Spok researchers were curious whether their predictions became reality, so they analyzed several industry reports and asked a handful of CIOs to recap their experiences from 2018. The most up-to-date responses revealed that compared to last year when just 40 percent of CIOs said they were deploying an enterprise analytics platform in 2018, harnessing data analytics looks to be a huge priority in 2019: 100 percent of the CIOs reported this as top of mind.

Further comparisons on 2018 predictions to realities included:

  • 62 percent of CIOs predicted 2018 as the year of EHR integration; 75 percent reported they are now integrating patient monitoring data
  • 79 percent said they were selecting and deploying technology primarily for secure messaging; now, 90 percent of hospitals have adopted mobile technology and report that it’s helping improve patient safety and outcomes
  • 54 percent said the top secure messaging challenge was adoption/buy in; now, 51 percent said they now involve clinicians in mobile policy and adoption

What’s more, regarding future predictions, 87 percent of CIOs said they expect to increase spending on cybersecurity in 2019, and in three years from now, 60 percent of respondents expect data to be stored in a hybrid/private cloud.

CIOs also expressed concern regarding big tech companies such as Apple, Amazon and Google disrupting the healthcare market; 70 percent said they were somewhat concerned.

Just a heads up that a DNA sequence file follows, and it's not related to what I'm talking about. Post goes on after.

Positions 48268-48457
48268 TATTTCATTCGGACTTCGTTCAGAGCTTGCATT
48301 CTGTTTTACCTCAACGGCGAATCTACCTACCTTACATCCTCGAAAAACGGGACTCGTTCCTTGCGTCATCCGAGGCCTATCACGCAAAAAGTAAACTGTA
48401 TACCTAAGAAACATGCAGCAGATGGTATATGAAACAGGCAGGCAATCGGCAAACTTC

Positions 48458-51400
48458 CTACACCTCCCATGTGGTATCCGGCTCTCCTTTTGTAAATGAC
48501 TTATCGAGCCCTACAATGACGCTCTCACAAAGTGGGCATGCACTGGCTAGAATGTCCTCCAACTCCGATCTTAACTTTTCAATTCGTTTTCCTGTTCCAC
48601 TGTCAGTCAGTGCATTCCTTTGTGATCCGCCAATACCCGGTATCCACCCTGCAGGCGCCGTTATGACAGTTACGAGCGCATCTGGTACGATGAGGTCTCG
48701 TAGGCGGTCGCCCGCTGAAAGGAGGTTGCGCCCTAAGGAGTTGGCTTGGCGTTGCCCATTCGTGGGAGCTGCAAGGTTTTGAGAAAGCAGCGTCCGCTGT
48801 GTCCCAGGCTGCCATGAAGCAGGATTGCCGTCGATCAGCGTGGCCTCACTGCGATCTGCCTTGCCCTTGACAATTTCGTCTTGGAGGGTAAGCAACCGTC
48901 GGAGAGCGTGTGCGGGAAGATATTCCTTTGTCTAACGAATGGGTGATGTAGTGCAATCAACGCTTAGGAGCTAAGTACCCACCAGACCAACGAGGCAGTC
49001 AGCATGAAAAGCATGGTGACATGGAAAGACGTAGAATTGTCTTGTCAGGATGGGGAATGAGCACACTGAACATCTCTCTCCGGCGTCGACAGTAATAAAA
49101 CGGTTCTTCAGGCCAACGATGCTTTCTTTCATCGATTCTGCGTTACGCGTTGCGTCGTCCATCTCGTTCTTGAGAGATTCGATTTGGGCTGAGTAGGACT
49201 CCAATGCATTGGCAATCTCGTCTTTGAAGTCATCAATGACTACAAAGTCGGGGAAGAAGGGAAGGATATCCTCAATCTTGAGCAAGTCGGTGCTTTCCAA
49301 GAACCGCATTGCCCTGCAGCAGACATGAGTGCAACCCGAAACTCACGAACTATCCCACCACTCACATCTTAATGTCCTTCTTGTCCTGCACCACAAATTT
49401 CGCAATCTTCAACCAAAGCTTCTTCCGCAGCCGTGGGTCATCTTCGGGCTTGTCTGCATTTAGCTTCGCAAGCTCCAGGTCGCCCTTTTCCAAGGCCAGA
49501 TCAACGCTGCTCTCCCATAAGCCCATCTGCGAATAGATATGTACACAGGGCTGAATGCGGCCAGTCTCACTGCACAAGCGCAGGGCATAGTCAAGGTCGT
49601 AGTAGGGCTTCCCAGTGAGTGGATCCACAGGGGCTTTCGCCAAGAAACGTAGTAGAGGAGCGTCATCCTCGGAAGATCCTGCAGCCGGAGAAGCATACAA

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How One Community Hospital is Leveraging AI to Bolster Its Care Pathways Process

December 6, 2018
by Heather Landi, Associate Editor
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Managing clinical variation continues to be a significant challenge facing most hospitals and health systems today as unwarranted clinical variation often results in higher costs without improvements to patient experience or outcomes.

Like many other hospitals and health systems, Flagler Hospital, a 335-bed community hospital in St. Augustine, Florida, had a board-level mandate to address its unwarranted clinical variation with the goal of improving outcomes and lowering costs, says Michael Sanders, M.D., Flagler Hospital’s chief medical information officer (CMIO).